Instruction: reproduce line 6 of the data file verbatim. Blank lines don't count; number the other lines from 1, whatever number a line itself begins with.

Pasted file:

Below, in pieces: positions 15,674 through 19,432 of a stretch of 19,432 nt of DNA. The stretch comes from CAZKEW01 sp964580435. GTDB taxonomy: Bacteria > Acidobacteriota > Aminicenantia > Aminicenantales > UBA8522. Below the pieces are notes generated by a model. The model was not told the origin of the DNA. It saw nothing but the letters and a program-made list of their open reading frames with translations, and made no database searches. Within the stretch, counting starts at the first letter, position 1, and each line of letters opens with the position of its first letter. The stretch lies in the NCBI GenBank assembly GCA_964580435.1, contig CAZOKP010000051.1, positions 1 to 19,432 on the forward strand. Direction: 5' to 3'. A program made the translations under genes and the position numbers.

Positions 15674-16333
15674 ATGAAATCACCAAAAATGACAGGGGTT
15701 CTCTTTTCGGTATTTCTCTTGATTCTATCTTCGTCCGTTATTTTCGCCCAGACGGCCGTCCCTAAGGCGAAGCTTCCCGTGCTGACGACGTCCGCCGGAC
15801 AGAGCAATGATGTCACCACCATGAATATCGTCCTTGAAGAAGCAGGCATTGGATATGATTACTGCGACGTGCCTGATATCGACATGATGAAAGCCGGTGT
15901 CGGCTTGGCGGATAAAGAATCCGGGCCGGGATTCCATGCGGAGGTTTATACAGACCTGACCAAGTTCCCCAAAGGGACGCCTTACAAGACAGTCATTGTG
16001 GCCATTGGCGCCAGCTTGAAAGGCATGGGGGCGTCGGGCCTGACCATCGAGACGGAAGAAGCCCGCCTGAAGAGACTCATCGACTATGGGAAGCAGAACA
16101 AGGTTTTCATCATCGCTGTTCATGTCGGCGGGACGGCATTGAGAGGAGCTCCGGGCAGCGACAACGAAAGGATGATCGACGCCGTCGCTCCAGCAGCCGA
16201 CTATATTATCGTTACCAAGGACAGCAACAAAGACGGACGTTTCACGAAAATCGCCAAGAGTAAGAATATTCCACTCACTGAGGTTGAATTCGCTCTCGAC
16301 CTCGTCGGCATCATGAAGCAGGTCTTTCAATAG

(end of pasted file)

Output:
15901 CGGCTTGGCGGATAAAGAATCCGGGCCGGGATTCCATGCGGAGGTTTATACAGACCTGACCAAGTTCCCCAAAGGGACGCCTTACAAGACAGTCATTGTG